Ultrafast Reflectivity and Wave-Mixing Response of GaAs Fabry-Perot Microcavities
Fast digital processing is necessary to control the traffic of packets in optical networks, for instance for the operations of address recognition, routing, packet collision treatment, and demultiplexing1,2,3. So far, this treatment is achieved by an electronic layer which operates at ~1 GHz, but operations at several tens or even several hundreds of GHz will be needed in the near future. A typical example concerns demultiplexing in time division multiplexed busses for multiprocessor systems4 when the top bus throughput attains several hundreds of Gbit/s. Obviously, electronic circuits no longer work at this frequency so that the development of ultrafast optical gates has attracted a great deal of attention. However, the traffic control is so complicated and the processing capabilities of optical gates so limited that it seems unrealistic to consider replacing the electronic layer by an all-optical solution. A possible compromise might be to connect the electronic layer to the optical communication channels via a simple but ultrafast photonic interface that could be integrated in monolithic optical circuits.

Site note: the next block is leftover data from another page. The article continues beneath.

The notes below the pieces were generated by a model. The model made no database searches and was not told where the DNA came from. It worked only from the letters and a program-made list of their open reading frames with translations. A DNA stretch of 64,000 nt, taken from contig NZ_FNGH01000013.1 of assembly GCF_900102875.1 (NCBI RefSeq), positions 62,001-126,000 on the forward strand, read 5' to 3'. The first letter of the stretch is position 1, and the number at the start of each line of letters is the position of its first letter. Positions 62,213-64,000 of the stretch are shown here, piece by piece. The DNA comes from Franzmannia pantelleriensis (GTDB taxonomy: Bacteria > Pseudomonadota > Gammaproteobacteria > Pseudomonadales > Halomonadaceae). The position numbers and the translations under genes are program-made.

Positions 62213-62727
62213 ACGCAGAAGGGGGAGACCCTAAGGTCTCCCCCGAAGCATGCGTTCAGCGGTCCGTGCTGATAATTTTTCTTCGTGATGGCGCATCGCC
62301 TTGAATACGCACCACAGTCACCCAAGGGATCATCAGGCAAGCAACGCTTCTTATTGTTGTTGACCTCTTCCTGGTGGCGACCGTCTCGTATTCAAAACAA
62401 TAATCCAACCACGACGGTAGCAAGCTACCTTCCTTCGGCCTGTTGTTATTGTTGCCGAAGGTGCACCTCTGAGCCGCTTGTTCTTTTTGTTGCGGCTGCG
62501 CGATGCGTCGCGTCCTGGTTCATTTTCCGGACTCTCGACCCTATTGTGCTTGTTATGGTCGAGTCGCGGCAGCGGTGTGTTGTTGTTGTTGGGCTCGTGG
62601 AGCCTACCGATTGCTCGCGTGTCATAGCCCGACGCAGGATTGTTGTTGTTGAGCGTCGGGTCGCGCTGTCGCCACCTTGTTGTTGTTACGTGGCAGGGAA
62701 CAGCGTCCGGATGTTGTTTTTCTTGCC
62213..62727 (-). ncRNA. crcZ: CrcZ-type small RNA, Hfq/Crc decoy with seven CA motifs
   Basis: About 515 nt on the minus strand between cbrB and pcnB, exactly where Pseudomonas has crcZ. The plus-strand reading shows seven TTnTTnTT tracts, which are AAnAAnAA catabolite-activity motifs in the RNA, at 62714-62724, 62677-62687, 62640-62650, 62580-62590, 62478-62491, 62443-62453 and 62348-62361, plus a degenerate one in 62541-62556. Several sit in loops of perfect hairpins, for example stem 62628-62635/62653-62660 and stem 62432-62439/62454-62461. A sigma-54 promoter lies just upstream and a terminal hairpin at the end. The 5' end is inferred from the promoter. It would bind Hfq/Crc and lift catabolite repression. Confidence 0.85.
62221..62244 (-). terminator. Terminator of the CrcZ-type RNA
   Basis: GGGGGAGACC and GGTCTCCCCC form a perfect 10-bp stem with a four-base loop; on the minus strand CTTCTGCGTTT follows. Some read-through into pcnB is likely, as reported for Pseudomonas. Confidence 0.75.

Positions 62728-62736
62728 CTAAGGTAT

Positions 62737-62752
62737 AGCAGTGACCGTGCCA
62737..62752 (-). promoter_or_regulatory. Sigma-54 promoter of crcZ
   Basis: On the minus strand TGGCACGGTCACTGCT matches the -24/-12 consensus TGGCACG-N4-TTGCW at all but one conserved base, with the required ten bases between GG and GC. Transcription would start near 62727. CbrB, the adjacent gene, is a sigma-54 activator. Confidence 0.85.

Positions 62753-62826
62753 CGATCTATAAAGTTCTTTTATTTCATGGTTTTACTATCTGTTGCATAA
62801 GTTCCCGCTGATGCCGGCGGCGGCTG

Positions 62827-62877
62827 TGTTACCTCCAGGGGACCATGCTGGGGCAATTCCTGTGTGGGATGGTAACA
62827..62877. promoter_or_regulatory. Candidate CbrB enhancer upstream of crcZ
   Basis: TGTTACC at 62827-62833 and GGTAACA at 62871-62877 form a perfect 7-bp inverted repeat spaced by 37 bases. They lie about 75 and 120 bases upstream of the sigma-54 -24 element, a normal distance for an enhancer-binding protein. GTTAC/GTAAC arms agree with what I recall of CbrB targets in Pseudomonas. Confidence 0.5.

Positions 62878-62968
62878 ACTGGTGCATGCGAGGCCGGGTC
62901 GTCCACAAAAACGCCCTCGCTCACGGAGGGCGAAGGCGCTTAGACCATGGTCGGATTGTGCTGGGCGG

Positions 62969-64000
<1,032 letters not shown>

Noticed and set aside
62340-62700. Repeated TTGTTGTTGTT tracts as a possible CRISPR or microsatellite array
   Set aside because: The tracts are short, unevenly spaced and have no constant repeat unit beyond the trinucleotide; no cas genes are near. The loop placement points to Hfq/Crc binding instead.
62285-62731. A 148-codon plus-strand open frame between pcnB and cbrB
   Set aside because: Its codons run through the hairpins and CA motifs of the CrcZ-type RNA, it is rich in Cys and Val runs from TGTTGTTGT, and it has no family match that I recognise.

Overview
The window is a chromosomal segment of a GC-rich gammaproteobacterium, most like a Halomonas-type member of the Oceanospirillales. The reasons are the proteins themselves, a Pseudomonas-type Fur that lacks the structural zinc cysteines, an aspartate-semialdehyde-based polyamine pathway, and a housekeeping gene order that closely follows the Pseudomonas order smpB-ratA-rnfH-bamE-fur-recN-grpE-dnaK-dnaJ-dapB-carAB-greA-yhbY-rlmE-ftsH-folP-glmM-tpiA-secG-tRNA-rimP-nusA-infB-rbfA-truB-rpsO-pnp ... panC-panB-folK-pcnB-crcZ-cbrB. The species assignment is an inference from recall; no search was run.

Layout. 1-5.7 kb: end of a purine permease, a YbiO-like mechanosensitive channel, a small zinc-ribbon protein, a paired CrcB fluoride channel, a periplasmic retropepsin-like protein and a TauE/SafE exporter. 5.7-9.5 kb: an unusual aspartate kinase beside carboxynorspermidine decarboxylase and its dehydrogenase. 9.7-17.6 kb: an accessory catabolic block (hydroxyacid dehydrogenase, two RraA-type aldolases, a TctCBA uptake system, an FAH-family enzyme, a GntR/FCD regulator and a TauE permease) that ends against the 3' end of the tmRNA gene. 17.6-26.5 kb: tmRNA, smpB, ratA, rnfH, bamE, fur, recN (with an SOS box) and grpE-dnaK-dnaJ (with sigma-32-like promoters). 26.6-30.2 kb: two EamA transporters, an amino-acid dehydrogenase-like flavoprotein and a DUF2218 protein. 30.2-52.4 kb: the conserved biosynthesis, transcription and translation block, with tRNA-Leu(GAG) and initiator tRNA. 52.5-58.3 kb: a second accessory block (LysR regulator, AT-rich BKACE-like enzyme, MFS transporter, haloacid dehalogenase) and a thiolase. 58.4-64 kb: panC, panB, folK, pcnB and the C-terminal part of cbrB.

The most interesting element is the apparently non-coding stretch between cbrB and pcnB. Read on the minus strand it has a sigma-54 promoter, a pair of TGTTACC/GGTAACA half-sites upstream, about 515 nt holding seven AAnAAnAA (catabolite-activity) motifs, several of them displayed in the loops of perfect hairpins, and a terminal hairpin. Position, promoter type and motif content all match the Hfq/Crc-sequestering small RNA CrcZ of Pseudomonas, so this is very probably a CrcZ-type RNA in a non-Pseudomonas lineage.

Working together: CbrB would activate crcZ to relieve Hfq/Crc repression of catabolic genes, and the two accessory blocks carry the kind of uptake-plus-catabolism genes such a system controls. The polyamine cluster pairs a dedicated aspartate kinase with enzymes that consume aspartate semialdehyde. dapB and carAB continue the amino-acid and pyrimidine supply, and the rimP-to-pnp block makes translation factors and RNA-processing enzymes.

KeywordsDiffraction Efficiency Saturable Absorber Round Trip Time Cavity Resonance Electronic Layer
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